Well we were somewhere, I suppose. gps's -10, humans 0




David was ready to hit the road.




Jean liked to stay right with David.




We rode.




Duluth proved to be a bit a hilly, a nice surprise after the plains, well except to the extent that the parking lot at the hotel was too steep for motorcycles.




In any event, soon, we were really there!




The Road Nazi's seemed to like being there!




A little wine and some good food didn't hurt.




Rich (Mr. Zoom, right) joined the ride at Duluth. Jeff (Fightingpiper, left center) came up from the twin cities to join us for dinner. We had a great time.




Jean and David ordered desert.






The waitress brought a pile of plates and everyone was pretty impressed.




I ordered a tiramisu:




It wasn't quite so big.




But the insides were to die for. Now it was time to walk around the waterfront.




We puzzled over this place across the street from the restaurant for a bit, until we realized it was a maternity shop.


Sharon took some photos of the street scenes while we waited for everyone to gather up.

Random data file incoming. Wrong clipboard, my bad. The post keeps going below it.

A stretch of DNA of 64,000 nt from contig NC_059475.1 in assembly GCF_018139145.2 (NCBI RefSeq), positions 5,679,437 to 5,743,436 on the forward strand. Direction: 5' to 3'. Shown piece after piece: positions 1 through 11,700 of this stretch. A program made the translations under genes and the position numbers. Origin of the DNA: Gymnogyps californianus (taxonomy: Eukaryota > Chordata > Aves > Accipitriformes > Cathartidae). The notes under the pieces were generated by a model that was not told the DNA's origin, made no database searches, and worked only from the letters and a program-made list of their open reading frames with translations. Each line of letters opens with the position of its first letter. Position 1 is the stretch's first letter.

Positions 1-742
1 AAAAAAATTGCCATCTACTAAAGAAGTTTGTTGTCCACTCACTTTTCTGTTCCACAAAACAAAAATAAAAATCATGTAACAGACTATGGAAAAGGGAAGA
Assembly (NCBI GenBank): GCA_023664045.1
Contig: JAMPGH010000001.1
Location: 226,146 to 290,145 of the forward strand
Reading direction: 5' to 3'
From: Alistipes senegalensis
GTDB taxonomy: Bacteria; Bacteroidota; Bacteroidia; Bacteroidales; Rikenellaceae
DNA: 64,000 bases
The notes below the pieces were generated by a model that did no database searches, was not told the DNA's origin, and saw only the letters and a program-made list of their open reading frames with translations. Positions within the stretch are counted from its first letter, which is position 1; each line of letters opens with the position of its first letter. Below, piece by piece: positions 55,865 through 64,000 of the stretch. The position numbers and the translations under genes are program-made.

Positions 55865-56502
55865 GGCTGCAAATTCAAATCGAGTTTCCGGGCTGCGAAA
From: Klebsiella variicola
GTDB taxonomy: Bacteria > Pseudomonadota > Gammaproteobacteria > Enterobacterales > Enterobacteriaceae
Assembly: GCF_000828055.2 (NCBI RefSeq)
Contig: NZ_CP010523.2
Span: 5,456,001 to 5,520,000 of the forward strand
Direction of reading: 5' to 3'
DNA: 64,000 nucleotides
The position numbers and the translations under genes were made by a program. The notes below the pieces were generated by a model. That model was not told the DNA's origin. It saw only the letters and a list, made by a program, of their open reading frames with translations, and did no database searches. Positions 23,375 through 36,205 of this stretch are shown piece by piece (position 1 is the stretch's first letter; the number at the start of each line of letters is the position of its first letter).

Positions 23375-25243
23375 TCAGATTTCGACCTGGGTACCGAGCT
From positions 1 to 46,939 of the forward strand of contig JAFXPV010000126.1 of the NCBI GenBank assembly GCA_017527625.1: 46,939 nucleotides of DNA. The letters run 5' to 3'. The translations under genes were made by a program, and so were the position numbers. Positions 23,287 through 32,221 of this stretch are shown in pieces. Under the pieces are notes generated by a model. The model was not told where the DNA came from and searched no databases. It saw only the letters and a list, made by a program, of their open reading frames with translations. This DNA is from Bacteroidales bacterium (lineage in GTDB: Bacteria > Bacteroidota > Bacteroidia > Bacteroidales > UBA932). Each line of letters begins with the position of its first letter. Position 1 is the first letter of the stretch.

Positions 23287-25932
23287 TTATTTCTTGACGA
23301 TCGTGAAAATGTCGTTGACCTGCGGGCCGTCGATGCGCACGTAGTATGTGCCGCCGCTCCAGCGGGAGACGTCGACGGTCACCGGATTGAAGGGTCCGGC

...and the people...




Rich was very, very pleased to make it out of there,




But soon we had him settled down.




Something must have been in the wine.


Finally everyone was there except Jean and David. A search was mounted. Eventually I called them on David's cell.




They were over there. On their way back from the water. We took in the sights:




There were instructional t-shirts. Sharon was thinking Les should pick this one up for Kayla.




Some of us were thinking we ought to get this one for Phil.




We weren't quite sure who this was for.




Jean and David are always all about bears!




Les was still on about missing the moose in UT...




... and had to try out this one.




Tom (azkaisr), my man, we thought of you, we thought of you.






Phil (1bmwfan) we thought of you too. Sharon says she took this pic because at first she thought it said "Crabby Phil's".






I don't think I'd want to ride over that bridge when it's wet.






This shot is up for caption contest!


To be continued.








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The Road Nazi's seemed to like being there!



"Road Nazis" -- AKA "How to move 7 bikes over 720 miles with an 8 AM start, avoid a BIG thunderstorm and arrive before dinner time." :-)

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"Look!....my hand is fine.You ride pillion the rest of the way."





Now that there's funny!








































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The next morning, Thursday, dawned fine in Duluth. For our west coast riders it was day 6, or so of the journey. Ken and Donna were enroute from Edmonton, and we were to meet this evening in Sault Ste Marie, Ontario.